Introducing probiotics directly to the vaginal area may also be helpful. An IVF study involving healthy women showed promising results after vaginal colonization with L. crispatus.3 And research with mice found that intravaginal application of L. plantarum improved the chances of successful reproduction, even when certain troublesome strains were also added to the mix.4
When temporary inflammation occurs due to irritation, injury, or unfriendly microbes, it may affect a woman’s cycles and immune system, which can make it more difficult to conceive and carry a baby.5 A number of probiotic strains are associated with supporting immune function though, and some also show potential for supporting healthy fertility.6, 7 Research involving 33,000 Norwegian women found that supplementing with milk-based probiotics reduced temporary inflammation and some associated pregnancy issues.8
The more densely populated with sperm a man’s semen is, and the faster those little guys can swim, the better his odds of contributing his DNA to a brand new life. And it turns out the composition of semen microbiome actually affects sperm vitality!
One study involving couples who had been unable to conceive revealed that when friendly Lactobacillus dominates the semen microbiome, the sperm is much more likely to be healthy and normal.9 Additional research with mice found that taking the probiotic L. reuteri orally increased sperm count and testicular mass, as well as kept aging reproductive organs healthy.10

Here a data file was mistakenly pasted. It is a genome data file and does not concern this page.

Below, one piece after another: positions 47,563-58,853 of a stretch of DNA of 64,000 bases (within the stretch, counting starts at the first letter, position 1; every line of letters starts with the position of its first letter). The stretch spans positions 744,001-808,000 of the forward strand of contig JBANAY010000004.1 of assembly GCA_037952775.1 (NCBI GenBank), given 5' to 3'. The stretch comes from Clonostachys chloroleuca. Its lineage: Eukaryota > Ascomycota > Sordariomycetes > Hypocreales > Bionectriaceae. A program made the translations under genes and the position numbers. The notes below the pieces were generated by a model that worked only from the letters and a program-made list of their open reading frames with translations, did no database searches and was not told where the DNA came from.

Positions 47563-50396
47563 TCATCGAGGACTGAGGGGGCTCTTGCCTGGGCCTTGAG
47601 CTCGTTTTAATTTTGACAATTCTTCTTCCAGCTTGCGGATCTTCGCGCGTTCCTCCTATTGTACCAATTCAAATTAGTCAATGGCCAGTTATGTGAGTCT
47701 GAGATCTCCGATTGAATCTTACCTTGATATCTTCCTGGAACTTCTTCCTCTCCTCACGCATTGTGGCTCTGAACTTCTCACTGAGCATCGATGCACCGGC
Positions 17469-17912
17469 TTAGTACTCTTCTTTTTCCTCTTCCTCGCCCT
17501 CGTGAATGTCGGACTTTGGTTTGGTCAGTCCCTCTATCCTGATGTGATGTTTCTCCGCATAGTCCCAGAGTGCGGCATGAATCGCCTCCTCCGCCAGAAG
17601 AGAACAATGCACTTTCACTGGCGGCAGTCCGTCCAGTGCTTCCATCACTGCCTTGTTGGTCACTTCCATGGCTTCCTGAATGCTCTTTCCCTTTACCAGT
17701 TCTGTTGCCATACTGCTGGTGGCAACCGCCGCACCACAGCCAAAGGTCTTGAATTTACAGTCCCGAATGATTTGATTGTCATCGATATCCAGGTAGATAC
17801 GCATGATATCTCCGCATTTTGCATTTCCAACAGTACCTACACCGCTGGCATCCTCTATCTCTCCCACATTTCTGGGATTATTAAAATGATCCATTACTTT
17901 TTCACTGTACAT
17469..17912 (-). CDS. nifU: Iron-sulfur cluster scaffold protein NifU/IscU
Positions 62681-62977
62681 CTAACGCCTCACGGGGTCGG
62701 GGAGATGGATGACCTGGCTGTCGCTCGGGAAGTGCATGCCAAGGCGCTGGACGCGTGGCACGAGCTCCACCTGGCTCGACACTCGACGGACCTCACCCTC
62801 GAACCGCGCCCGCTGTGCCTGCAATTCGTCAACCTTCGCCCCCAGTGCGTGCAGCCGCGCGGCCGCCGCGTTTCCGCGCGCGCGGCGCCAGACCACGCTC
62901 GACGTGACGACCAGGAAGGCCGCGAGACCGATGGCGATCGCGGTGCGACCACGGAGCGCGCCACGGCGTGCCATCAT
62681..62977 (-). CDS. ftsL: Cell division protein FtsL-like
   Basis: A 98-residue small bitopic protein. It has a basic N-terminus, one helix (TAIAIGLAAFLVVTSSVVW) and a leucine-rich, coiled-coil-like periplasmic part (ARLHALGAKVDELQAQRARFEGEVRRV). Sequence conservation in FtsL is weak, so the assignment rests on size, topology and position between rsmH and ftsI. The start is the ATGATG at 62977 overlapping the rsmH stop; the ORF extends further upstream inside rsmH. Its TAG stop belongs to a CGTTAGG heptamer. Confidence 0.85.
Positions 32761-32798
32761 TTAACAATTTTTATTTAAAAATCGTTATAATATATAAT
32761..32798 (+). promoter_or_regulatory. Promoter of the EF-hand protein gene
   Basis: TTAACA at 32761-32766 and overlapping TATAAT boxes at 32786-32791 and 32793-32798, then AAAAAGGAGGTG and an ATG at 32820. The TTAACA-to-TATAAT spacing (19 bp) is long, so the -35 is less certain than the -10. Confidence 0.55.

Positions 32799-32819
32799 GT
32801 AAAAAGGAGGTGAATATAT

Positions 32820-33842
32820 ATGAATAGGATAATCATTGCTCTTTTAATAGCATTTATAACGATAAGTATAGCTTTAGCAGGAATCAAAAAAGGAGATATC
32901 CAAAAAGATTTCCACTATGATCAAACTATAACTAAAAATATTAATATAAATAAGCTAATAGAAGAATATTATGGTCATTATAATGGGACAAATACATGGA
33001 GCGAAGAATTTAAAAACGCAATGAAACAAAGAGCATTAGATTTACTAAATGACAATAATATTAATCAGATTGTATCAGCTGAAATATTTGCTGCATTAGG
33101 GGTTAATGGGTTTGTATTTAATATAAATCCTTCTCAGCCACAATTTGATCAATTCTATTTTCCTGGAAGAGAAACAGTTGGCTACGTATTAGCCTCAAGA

Carrying more than your optimal body weight can compromise health in many ways, not the least of which is a negative impact on both male and female fertility. For men, those unwanted pounds may change levels of testosterone and other hormones, which ultimately harms sperm health. Extra weight in women can also lead to hormonal changes that affect her cycles, as well as whether or not pregnancy progresses smoothly.
But what’s a couple to do if they’ve tried every diet and exercise plan imaginable and the pounds still aren’t coming off? Recent research reveals that the gut microbiome is an important factor in healthy weight management.11,12 So, something as simple as introducing friendly probiotics to the digestive tract can make it easier for your body to manage weight for healthy fertility.
Easy Ways to Nurture Your Gut
In addition to lavishing attention on your significant other, showing your gut some love, too, will help support glowing fertility:
• Supplement With Probiotics: Get your microbiome ready for motherhood with a high-quality women’s probiotic such as PRO-Moms. And supplementing with a formula with targeted strains to support men's health, like PRO-Men, is a smart way for dads-to-be to support robust fertility.